A Proposed Framework for Studying Educational Virtual Worlds

A Proposed Framework for Studying Educational Virtual Worlds

Ricardo Javier Rademacher Mena (Futur-E-Scape, LLC)
DOI: 10.4018/978-1-61520-781-7.ch005
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There are several theories about entertainment and education. Some, like Caillois’ Play Domains, categorize broad domains of play. Others, like Gardner’s Multiple Intelligences, categorize narrowly defined types of intelligences. To the author’s knowledge however, there has never been a mix of entertainment and education theories in a single conceptual framework. In this chapter, a framework will be systematically built called The Education and Entertainment (EE) Grid. This grid will showcase how entertainment theories from Robert Caillois and Richard Bartle can be applied to educational contexts and how educational theories from Benjamin Bloom and Howard Gardner can be applied to entertainment contexts. A wide spectrum of education and entertainment theories will first be reviewed and special attention will be given to the four theories comprising the EE Grid. Two individual grids, the ENT and EDU Grids, will then be built as a preliminary step to constructing the first version of the EE Grid. Once built, a comparison with other similar frameworks in the field of game design will be discussed. Finally, a few hypothetical examples of how the EE Grid could be used will be presented.
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Over the centuries and across species, play has always been used as a means of education. The vigorous romping of young puppies is teaching them how to socialize and hunt. A chess game between two nobles was a means of teaching strategy and warfare in ancient times. However as the notion of a frivolous childhood took root in modern society, that age and its play were likewise considered frivolous. As such, play lost its educational context and was relegated purely to entertainment within the nursery or playground. However in the past 20 years, with the rise of the cultural acceptance of video games, there has been much work done in restoring play to the classroom such as the Serious Games movement (Michael & Chen, 2006) and the New Literacy Studies (Gee, 2007).

The classroom is itself not devoid of radical change. In the last five years, we have seen the rise of the pure online university and thus the pure online class (Rademacher, 2009a). These online classes set up virtual communities of learning, every bit as relevant as a real community of learning. Countless students are now engaging in purely virtual education in fields such as education, nursing, and law. This new style of teaching is revolutionizing how students are reached as well as the very concept of what a classroom is. These revolutions are also playing out in the area of virtual worlds. In a purely entertainment context, the virtual world is known as a Massively Multiplayer Online Game (MMOG). Hundreds of these games are played by millions of people worldwide all of whom can interact with each other simultaneously within their game world. Several books have already commented on the educational value of these worlds and the people that inhabit them (Aldrich, 2005; Castronova, 2006; Guest, 2008). As will be shown, aside from studies within current commercial worlds, there are also many worlds specifically built for education and research.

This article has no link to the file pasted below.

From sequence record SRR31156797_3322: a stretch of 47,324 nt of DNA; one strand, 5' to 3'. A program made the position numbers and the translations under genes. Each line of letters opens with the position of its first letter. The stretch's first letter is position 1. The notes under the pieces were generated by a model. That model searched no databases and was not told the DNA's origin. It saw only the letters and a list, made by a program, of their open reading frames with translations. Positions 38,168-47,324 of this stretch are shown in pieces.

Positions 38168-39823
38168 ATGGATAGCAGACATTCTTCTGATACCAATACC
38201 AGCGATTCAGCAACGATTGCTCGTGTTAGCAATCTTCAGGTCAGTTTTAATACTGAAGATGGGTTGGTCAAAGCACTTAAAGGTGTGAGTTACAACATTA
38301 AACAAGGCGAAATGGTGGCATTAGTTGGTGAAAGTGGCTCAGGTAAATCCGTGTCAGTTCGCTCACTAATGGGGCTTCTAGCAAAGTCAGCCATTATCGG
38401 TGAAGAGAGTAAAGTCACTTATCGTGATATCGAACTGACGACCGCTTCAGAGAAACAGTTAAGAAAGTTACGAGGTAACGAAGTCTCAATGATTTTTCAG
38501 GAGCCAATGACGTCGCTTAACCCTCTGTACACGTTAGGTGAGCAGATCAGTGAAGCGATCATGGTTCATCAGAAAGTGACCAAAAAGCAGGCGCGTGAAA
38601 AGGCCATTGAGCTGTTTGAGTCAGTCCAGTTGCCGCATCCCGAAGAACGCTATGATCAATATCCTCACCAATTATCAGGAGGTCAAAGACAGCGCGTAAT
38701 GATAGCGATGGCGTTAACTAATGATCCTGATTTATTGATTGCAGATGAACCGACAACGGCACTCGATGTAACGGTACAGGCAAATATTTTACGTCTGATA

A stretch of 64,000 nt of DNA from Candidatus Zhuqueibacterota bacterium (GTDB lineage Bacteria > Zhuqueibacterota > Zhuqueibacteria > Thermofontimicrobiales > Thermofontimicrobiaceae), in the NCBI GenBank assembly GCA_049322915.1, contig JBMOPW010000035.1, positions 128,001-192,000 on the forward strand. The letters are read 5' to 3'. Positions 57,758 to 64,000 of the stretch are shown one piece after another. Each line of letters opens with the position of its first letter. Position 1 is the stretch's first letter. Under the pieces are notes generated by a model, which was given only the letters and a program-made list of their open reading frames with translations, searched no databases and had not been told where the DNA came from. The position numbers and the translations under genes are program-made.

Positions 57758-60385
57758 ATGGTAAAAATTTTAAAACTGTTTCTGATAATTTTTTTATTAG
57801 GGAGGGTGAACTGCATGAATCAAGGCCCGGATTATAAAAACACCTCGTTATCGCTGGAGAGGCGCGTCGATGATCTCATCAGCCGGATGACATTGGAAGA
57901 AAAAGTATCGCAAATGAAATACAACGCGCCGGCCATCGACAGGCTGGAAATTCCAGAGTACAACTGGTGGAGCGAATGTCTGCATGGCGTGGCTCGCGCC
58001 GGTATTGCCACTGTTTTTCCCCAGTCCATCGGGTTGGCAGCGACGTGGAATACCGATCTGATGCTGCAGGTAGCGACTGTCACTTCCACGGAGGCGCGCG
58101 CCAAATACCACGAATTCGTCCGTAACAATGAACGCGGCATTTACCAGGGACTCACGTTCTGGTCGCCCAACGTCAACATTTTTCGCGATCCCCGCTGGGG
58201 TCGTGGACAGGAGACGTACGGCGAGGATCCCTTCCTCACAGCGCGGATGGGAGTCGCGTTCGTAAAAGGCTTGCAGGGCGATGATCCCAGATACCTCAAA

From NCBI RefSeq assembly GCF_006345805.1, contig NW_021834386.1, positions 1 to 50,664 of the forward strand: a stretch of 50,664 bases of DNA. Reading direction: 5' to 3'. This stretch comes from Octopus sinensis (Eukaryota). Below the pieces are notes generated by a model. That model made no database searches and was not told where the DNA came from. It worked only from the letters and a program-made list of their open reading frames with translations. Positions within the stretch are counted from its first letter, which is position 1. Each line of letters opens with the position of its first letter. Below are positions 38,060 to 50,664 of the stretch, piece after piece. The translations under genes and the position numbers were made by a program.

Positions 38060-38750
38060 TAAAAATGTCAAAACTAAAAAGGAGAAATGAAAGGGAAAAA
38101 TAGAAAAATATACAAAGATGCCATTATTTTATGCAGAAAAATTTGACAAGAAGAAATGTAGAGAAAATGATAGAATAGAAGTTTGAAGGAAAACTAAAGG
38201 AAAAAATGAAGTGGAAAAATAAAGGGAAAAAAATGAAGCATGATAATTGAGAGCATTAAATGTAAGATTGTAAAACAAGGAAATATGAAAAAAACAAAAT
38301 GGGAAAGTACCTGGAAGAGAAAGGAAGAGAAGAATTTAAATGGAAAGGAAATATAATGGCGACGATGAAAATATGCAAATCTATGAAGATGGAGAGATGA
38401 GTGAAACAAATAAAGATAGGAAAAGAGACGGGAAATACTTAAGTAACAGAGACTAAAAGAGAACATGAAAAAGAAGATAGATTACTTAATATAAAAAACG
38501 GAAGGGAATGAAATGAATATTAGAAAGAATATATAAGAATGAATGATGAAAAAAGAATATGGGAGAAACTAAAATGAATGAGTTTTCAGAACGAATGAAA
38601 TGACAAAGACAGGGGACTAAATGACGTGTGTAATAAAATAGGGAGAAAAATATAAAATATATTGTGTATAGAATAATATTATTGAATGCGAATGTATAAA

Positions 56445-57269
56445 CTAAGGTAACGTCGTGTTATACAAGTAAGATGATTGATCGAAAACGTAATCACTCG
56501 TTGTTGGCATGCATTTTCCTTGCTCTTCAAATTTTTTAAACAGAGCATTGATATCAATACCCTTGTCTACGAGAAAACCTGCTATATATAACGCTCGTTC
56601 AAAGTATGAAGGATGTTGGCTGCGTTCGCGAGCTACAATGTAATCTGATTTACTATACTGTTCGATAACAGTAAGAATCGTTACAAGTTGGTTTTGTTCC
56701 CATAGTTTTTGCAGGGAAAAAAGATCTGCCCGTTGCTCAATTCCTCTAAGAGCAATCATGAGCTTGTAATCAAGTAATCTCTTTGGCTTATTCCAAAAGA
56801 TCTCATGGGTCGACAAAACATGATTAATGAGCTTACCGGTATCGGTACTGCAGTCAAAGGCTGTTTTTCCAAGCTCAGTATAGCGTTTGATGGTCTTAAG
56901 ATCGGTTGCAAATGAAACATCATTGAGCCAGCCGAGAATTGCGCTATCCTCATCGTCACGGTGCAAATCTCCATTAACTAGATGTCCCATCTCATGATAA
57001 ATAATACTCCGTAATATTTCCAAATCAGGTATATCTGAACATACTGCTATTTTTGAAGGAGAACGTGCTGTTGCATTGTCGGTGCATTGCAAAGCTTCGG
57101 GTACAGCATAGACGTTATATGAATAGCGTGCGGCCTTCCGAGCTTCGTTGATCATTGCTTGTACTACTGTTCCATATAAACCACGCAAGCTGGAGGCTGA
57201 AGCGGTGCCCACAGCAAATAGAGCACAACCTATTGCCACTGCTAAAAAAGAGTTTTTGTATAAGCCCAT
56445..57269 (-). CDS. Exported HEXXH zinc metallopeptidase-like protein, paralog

It is the philosophy of this chapter to treat education and entertainment as complementary principles and not decree one to be superior to the other; the play mentality is assumed to be related to the learning mentality and vice versa. To examine these ideas, research and theory from the educational and entertainment sectors will be reviewed. For each sector, two theories will be chosen and then presented in the form of a grid, an ENT Grid and an EDU Grid. Once each grid’s independent message has been elucidated, they will be put together into one large grid. This large grid is the centrepiece of the chapter. Known as the Entertainment and Education (EE) Grid, this unique presentation of entertainment and education theories will help us better understand and use these theories by organizing them within and without their native sectors. Finally, how this grid compares to other game frameworks, how it might be used, and how it will be tested in an upcoming survey will be discussed.

While this research is grounded in the realm of virtual worlds, it may be possible to extrapolate these results to single player or off-line games. As well, while the educational focus is on the subject of physics due to the author’s familiarity with the subject, it should be possible to extrapolate these results to other subjects. While these are important topics for discussion, given the space limitations of the chapter these ideas will not be openly explored here.

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